Beauvais, Cathédrale Saint-Pierre


    Oppidum of the Belgic Bellovaci; Roman Caesaromagus, Beauvais in the middle ages was the seat of a powerful count-bishop and in the 12th century provided a military buffer zone between the Ile-de-France and Normandy. Beauvais was also a center of textile production and seat of a commune. After the conquest of Normandy in 1204 the area fell increasingly under royal power.


    Begun 1225


    There are three parts of the building including a wooden-roofed romanesque aisled nave (Notre-Dame-de-la-Basse-Oeuvre) dating around the year 1000, a gothic chevet, and a late gothic transept. In its present form the Gothic chevet has six straight bays flanked by double(Fig. 1) aisles terminated to the east by a seven segment hemicycle encircled by an ambulatory with shallow chapels, all of the same depth. The transept projects a full bay beyond the body of the choir with facades that were intended to be flanked by powerful towers.


    In elevation the cathedral has pyramidal section with lower outer aisles tall inner aisles and very tall central vessel rising to about 46.5 meters. The main vessel has three stories and very tall arcaded, glazed triforum and tall clerestory and the inner aisle and ambulatory have their own triforium and clerestory creating the illusion of a five story elevation like the cathedral of Bourges. This effect was more powerful in the original chevet which had only three very wide bays enhancing the optical availability of the spaces however the three straight bays were transformed into six bay with the addition of piers inserted in the main arcade after the partial collapse of the vaults.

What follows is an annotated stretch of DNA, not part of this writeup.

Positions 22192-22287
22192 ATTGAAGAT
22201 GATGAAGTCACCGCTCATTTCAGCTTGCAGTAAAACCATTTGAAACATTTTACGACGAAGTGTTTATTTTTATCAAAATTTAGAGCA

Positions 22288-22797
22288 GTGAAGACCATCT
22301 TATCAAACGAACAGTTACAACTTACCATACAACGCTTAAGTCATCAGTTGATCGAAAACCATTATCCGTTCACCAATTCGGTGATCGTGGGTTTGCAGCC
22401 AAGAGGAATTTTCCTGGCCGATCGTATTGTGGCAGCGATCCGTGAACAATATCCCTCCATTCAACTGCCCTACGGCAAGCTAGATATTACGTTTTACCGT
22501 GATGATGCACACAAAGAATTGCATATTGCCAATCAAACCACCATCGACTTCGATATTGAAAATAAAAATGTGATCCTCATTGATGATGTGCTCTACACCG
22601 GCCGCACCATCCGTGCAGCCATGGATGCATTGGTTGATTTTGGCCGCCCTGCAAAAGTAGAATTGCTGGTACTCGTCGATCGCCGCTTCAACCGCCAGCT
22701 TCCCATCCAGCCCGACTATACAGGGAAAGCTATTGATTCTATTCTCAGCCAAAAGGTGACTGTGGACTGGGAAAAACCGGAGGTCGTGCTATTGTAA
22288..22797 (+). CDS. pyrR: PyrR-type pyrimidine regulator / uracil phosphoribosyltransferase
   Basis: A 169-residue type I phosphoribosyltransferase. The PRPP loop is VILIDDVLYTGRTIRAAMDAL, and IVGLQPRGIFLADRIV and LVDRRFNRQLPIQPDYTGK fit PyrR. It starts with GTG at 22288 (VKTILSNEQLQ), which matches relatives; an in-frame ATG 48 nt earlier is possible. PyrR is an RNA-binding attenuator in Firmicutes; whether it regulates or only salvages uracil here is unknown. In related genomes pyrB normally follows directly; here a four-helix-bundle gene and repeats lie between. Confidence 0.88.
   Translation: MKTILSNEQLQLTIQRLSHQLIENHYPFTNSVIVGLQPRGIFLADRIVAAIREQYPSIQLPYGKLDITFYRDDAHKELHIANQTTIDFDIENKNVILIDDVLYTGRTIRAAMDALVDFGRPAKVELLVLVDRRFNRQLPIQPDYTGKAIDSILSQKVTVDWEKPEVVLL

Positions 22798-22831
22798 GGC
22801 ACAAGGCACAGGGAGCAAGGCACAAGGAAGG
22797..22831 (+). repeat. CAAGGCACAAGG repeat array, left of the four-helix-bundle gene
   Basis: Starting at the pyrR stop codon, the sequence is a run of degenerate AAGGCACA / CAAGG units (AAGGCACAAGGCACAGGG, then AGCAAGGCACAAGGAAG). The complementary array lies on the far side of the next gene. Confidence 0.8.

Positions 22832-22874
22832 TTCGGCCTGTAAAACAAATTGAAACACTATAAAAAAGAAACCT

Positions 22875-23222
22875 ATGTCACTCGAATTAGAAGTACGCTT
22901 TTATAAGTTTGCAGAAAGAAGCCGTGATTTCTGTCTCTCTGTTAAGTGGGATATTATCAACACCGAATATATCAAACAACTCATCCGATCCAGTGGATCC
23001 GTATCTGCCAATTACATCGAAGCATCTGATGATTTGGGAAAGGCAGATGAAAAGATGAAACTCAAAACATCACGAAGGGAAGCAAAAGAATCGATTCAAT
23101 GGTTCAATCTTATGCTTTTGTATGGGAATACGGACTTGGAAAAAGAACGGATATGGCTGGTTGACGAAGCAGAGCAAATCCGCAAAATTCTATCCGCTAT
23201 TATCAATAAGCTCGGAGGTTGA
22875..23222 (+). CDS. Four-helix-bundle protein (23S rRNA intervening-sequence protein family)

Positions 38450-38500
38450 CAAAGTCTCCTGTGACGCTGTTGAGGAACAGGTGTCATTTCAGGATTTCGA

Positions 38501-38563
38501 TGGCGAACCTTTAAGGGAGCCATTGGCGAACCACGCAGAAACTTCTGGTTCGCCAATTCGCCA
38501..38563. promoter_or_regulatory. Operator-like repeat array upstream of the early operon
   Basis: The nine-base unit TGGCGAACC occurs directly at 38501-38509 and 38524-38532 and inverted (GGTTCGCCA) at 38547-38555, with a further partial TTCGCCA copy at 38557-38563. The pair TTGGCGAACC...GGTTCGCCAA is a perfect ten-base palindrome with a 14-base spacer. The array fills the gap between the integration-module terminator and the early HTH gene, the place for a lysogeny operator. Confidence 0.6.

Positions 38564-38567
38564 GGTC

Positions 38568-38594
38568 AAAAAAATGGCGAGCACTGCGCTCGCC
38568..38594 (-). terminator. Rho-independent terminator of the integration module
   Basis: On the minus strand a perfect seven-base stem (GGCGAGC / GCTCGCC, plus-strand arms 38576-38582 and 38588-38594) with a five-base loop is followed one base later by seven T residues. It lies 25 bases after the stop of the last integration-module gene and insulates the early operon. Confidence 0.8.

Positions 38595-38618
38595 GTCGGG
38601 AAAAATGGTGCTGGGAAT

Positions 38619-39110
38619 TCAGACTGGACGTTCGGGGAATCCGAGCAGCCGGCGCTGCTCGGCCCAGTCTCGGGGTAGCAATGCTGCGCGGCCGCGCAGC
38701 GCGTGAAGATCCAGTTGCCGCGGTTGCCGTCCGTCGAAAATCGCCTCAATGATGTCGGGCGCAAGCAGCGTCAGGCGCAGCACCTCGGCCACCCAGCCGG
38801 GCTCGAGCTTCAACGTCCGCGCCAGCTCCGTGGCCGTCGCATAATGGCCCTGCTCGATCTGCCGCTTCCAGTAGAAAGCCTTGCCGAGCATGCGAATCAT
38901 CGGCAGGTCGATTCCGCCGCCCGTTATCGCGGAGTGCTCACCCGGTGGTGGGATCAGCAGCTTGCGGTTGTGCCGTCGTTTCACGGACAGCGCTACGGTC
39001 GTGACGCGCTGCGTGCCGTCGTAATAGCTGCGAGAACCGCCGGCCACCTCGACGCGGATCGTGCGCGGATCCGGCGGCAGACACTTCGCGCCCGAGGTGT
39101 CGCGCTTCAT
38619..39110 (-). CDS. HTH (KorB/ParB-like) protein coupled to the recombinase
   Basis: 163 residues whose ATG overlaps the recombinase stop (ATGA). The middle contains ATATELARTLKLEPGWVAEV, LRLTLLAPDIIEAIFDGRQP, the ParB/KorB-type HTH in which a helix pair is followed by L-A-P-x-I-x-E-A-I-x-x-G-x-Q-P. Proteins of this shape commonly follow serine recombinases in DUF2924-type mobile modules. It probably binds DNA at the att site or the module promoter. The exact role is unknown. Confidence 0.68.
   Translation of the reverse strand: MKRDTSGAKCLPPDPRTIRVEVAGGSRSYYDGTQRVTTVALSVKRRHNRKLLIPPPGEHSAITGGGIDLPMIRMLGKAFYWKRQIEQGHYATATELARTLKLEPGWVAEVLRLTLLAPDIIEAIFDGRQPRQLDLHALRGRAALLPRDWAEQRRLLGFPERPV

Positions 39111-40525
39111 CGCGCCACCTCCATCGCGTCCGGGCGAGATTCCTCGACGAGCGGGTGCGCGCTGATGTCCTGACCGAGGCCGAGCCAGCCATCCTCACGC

The cathedral was begun by Bishop of Miles of Nanteuil in 1225 after a fire damaged the previous chevet, which probably dated in the previous century. Work started at the center of the building (following the construction sequence at the cathedral of Amiens) focusing on the northeast transept aisle, north flank of the choir (up to the windowsill) and the equivalent unit on the south. Construction proceeded for seven years when work was interrupted by civil unrest which was precipitated by the expulsion of the Bishop Miles from the city and the loss his temporalities (his income) at the hand the young King Louis IX and his mother Blanche of Castile the regent of France. In 1239 work resumed under Bishop of Robert de Cressonsac, who was sympathetic to the King. The design of the hemicycle and radiating chapels reflects forms of the King's favorite monastery of Royaumont, located not far from Beauvais. Construction continued through the 1260's on the upper choir under William of Grez. Parisian forms influenced by Pierre de Montreuil. The clerestory was increased in height and in 1272 the canons occupied their stalls and mass was said for the first time. However twelve years later, in 1284, a partial collapse of the vaults took place leading to the radical rebuilding of the chevet which continued until the 1340's. The onset of the Hundred Years War prevented further work. Work of completion was begun in the 1490's by the greatest master mason of late gothic Martin Chambiges. The transept was complete by 1550 and soon afterwards work began on an ambitious lantern tower over the crossing that would match the height of the dome of the old Saint Peters in Rome. The tower collapsed on Ascension day in 1573 causing substantial damage to the body of the choir. Extensive work of repair continued until around 1600.


    Architecturally this is a hybrid building where the vision of the architects can be closely coordinated with social circumstance. The cathedral of Bishop Milon de Nanteuil with its five-aisled pyramical elevation sought to articulate architectural references to old Saint Peters in Rome and that of Cluny. The Bishop held that he reported only to the Pope and chose not to recognize the power and influence of the King of France. From 1239-1240 second phase reflected architectural prototypes of the power of the kings of France. The collapse of 1284 should not be taken as a reflection on the problems of generic gothic but should be understood in local terms, poorly coordinated building construction and structure with a vastly oversized bay coupled with inadequate buttressing and wind buffeting.

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